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ERIC Number: ED373362
Record Type: RIE
Publication Date: 1994-Mar
Pages: 22
Abstractor: N/A
Reference Count: N/A
ISBN: N/A
ISSN: N/A
Allies and Competitors as Enscripted Audiences in Scientific Writing.
Perry, Susan
A set of much examined scientific papers which specifically portray a controversial topic and also manifest ally-peer and competitor-peer enscripted audiences are those written by James Watson and Francis Crick concerning their discovery of the structure of deoxyribose nucleic acid (DNA). The theoretical perspective of an ally-peer and competitor-peer audience which scientist-writers enscript within their published works is a natural extension of theories of audience developed by Walter Ong, Adrea Lunsford and Lisa Ede, Jay Gragson and Jack Selzer, Lawrence Prelli and Bruno Latour. Watson and Crick's first publication, "A Structure for Deoxyribose Nucleic Acid," is a masterpiece of cautious, deferential rhetoric and was published on April 25, 1953 in the journal "Nature." As members of a small international research community or "invisible college," Watson and Crick were asking their ally/competitor peers to evaluate, write about, and discuss their text in hopes such attention would validate their proposed structure. By the time Watson and Crick wrote their second paper, they were more confident than ever about the truth of their claim to the structure of DNA. Deference appeared only through carefully inserted phrases which reflected cautious rhetoric, preventing their audience from picking up on an inappropriate, brash attitude from the lines of their text. Although written to discuss the possibility of a mechanism for self-duplication of DNA, their second paper was also written to enhance their position in the community and to keep their proposed structure in the minds of their audience. (Contains 16 references and 3 notes.) (RS)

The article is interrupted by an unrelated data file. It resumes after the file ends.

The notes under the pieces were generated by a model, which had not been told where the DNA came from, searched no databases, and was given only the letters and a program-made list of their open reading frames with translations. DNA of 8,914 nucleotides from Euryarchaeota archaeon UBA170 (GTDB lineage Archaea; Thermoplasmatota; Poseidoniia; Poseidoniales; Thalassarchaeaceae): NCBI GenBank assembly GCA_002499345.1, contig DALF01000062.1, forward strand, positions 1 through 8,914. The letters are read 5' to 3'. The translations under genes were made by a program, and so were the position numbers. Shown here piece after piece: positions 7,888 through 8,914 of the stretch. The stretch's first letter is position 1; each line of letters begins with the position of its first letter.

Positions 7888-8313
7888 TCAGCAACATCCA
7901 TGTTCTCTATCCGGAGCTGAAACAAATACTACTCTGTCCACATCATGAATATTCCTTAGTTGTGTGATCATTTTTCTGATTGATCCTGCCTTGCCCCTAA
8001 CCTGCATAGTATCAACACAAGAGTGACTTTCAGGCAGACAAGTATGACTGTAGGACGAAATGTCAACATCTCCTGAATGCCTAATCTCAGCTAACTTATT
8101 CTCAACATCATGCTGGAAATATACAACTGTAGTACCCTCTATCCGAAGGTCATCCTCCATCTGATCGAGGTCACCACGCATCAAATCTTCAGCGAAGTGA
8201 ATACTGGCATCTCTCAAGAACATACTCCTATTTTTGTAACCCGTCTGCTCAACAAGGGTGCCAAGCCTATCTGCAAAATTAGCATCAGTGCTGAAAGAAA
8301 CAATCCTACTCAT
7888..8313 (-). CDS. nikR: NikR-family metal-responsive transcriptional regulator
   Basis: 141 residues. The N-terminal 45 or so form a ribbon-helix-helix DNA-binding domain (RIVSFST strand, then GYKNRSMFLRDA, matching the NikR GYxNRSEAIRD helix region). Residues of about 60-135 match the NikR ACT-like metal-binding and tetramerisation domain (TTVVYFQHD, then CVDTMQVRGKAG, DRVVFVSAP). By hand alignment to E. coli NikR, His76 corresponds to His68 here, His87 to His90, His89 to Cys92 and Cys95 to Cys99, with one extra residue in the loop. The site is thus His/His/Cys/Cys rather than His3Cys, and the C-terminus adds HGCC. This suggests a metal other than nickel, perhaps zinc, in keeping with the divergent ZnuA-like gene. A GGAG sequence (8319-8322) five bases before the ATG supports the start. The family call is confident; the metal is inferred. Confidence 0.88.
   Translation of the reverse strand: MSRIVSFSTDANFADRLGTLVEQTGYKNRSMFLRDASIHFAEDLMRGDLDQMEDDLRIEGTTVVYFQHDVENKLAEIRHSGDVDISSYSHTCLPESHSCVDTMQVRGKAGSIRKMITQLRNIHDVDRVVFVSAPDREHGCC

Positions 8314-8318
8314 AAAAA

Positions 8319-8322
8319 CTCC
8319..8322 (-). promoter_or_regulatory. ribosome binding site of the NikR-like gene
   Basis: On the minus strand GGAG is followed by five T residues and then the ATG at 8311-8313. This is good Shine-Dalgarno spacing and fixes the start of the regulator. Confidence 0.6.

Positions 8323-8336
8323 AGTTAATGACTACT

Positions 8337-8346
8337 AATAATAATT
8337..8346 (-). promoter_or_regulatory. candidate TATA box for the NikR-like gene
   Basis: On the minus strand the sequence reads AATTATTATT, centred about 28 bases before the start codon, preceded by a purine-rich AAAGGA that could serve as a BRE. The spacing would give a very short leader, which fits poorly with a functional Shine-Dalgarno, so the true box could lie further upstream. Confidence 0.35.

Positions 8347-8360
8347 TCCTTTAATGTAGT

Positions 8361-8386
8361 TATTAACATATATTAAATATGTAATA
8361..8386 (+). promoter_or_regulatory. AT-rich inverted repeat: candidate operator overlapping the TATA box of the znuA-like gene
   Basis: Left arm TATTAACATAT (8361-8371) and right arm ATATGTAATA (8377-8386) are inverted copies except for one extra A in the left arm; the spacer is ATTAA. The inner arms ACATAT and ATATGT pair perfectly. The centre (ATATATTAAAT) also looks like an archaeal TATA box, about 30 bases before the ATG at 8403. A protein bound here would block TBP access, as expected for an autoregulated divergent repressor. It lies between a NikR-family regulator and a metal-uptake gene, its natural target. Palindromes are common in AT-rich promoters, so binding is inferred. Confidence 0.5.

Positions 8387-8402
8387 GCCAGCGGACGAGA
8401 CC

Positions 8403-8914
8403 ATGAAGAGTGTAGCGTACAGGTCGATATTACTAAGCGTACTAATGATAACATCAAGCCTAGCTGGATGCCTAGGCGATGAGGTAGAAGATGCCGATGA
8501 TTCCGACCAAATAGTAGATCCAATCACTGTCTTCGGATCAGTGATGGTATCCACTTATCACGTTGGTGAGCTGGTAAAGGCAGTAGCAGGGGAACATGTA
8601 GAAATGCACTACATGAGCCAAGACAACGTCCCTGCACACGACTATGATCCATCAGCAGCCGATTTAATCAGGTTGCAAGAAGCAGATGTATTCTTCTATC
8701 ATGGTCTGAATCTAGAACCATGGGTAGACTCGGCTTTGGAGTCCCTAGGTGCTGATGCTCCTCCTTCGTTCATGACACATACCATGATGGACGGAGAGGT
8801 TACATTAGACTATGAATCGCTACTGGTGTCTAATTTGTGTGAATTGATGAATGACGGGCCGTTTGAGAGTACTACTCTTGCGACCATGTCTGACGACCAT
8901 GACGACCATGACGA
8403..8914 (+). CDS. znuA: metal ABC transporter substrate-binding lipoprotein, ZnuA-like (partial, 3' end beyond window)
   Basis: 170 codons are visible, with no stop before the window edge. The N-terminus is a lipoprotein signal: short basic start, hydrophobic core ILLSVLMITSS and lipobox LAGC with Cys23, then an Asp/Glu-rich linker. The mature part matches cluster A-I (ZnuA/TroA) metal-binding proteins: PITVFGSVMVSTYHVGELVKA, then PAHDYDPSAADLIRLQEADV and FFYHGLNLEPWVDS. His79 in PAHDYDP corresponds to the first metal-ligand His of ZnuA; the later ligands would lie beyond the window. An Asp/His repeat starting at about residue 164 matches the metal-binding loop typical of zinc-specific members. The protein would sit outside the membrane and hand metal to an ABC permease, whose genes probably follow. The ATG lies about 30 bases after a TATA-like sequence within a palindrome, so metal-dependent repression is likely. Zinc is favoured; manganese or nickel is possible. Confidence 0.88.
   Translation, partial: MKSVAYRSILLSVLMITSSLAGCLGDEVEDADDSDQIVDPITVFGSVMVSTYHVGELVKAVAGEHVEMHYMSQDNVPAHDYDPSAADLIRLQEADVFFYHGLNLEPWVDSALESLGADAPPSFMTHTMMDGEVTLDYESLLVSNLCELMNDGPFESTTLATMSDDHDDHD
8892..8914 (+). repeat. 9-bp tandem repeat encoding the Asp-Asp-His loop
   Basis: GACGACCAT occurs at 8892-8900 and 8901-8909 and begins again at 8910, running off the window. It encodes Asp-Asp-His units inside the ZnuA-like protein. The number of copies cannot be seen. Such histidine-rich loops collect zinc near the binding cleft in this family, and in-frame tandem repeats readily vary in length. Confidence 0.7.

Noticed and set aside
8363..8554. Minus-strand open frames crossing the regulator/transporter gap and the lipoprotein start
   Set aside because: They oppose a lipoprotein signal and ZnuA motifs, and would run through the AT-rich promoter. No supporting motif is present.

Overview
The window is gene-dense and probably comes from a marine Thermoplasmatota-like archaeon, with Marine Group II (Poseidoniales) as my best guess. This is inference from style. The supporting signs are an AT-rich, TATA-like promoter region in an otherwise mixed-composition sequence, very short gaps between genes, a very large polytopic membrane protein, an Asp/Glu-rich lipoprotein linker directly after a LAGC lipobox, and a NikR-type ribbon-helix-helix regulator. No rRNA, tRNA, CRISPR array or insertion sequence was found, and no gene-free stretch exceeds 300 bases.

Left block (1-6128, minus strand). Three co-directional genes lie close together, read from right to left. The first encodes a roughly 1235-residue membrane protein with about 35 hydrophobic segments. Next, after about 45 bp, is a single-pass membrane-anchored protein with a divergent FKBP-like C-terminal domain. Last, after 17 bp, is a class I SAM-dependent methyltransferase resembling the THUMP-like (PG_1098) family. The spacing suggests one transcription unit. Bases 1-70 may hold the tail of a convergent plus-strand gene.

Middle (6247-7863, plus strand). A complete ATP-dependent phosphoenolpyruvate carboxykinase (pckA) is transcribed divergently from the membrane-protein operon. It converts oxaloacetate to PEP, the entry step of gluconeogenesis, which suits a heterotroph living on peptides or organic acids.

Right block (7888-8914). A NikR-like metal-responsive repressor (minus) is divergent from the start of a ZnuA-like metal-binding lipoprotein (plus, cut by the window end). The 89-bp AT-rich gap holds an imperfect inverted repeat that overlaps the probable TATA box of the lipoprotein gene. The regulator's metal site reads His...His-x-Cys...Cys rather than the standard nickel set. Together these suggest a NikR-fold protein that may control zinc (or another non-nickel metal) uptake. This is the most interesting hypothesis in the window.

Publication Type: Speeches/Meeting Papers; Opinion Papers
Education Level: N/A
Audience: N/A
Language: English
Sponsor: N/A
Authoring Institution: N/A
Identifiers: Rhetorical Strategies; Science Writing; Writing Contexts
Note: Paper presented at the Annual Meeting of the Conference on College Composition and Communication (45th, Nashville, TN, March 16-19, 1994).